In Tunisia and Egypt, where economic development had created a sizeable bourgeoisie, and middle class, as well as a sizeable working-class, the overthrow of the previous Bonapartist figureheads occurred without such intervention. But, in these countries too, the petit-bourgeoisie remain a sizeable force, and its largely upon them, and the more backward sections of the urban poor, that the Islamists have been able to win political office, though I refrain from calling it power, given the still dominant role played by the military in these countries. In many ways, the role of religion here could be compared with its role in the English Civil War, where the bourgeoisie was still too weak to rule effectively in its own name, and where a range of social forces came together under a religious flag. But, that ended badly too.

Lenin and the Comintern, in the
 Theses On The National and Colonial
Questions, spcifically warned about
Moreover, today is not the 17th Century – even if the religious fundamentalists behave as though it were. Capitalism was able to develop during the 17th. 18th and 19th. and even some of the 20th Centuries despite some of the absurdities of religious obscurantism. But, all the time it was being forced backwards, having to concede more and more ground to science and reason. That is why Christianity in the developed capitalist economies is today a charade. Belief in God is reduced essentially to the level of belief in Santa Claus, a quaint series of rituals, and social events that carry on out of inertia and convention. Only in the backward, largely essentially, peasant areas of the US, is religious fundamentalism carried on in the same way that it exists in the Middle East. Consequently, Islamism has deeper social and ideological roots in the Middle East than many Liberals, and people on the left have accounted for. It is perhaps, why Lenin and the Comintern felt it a sufficient threat to talk about opposing it specifically in a way they did not do with the vestiges of Christianity in Europe.

The other source of the power of Islamism in the Middle East and North Africa, is of course, the power of the Gulf Feudal Monarchies, that fund the establishment of Islamist organisations across the globe, and their training and indoctrination through the Madrassas. It is these regimes that have provided large amounts of money and advanced weapons, as well as their own Special Forces for intervention in Libya, and Syria. The fact that they are opposed in these activities by their religious and politico-strategic competitors based in Iran and Iraq, does not contradict, but only supplements and complicates that. It acts to turn every such conflict in the region into a proxy civil war between these competing forces, and increasingly between the more powerful global powers standing behind them.

At the same time, as seen in Libya, economic and political forces are also driving towards further division. The demands in Benghazi, the region where most of Libya's oil resides, are growing for at least greater autonomy, if nor independence. Such demands and struggles only reflect the same kind of centrifugal forces that are being seen in Europe and elsewhere, for example with the demands for oil rich Scotland to leave the UK, and economically powerful Catalonia to separate from Spain, for instance. Similarly, the Kurds in Iraq, seek to separate or at least exert sufficient independence to have control over their own oil wealth.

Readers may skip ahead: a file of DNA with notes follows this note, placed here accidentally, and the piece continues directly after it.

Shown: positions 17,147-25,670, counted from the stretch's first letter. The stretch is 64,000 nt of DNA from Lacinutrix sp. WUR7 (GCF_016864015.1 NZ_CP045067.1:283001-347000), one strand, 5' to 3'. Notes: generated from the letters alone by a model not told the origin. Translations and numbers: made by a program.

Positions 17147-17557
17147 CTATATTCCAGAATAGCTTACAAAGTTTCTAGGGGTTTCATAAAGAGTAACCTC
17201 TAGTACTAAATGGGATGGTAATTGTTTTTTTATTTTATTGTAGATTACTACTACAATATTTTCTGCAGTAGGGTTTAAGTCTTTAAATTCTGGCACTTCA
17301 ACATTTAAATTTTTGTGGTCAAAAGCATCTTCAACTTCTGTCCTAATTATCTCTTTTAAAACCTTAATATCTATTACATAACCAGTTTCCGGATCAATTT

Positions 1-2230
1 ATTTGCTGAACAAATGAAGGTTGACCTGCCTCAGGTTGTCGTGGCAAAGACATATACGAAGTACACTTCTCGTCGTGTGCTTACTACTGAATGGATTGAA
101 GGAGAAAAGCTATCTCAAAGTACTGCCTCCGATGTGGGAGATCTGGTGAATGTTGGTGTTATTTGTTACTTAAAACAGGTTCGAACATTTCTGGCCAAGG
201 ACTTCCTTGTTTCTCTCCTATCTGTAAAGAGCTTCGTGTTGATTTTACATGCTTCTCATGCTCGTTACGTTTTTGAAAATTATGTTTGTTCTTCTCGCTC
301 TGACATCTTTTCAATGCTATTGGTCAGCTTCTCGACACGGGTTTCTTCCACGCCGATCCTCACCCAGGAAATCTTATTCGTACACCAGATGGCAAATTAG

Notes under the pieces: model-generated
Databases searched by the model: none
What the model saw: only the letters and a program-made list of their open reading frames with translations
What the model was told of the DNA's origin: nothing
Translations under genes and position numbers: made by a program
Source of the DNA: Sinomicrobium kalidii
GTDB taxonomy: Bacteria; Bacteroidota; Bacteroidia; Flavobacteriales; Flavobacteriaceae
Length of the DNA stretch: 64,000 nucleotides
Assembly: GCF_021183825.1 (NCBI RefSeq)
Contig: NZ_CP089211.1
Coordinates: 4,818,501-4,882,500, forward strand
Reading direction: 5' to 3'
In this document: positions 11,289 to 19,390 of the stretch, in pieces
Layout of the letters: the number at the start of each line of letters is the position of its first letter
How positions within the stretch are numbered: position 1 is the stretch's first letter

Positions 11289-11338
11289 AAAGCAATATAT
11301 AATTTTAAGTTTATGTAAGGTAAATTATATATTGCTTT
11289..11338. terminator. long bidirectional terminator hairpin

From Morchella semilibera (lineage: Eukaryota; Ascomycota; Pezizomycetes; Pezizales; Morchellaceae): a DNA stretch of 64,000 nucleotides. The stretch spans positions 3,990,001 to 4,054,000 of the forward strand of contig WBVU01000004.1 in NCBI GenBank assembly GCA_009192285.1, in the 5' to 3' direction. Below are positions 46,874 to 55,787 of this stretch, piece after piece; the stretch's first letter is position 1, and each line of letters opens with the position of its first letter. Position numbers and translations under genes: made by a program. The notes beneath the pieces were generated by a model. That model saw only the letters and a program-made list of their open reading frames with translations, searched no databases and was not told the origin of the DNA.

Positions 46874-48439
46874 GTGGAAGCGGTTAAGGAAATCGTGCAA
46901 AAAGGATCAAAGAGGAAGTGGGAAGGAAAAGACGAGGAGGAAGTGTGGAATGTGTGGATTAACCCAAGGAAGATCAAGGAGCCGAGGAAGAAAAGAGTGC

But, Marxists do not have to try to make sense of all these developments as though they were completely new phenomena. We have seen all this before. Although, it would be stupid to simply see previous historical events as merely being replicated, and we should deal with the specificities of each case as necessary, in orienting ourselves to current events, we should learn the lessons of the past, in order to try to not repeat the mistakes. As I have set out in previous posts over the last few weeks there are many similarities with the situation in the Middle East and North Africa today, with the situation in the Balkans in 1912-13, as described by Trotsky in his War Correspondence of the time. Given that the Balkan Wars were the backdrop that led in 1914 to WWI, we should try to learn those lessons.

In 1912, large parts of the Balkans remained part of the Turkish (Ottoman) Empire. Turks owned land and businesses also in these countries. A comparison with the situation in the Middle East and North Africa today would be the way in which the State Capitalist regimes have provided economic benefits for their own community. In Iraq, Saddam's regime provided jobs, and other economic benefits for the minority Sunni population, as well as to his own family. Similarly, the Alawites, and Assad's family benefit in Syria. The Balkans were populated by a mix of Muslim and Christian populations. The Christians were mostly Slavic apart from the Greeks, and associated with the Orthodox Church. They looked to Russia as the defender of Slavdom to provide them with protection.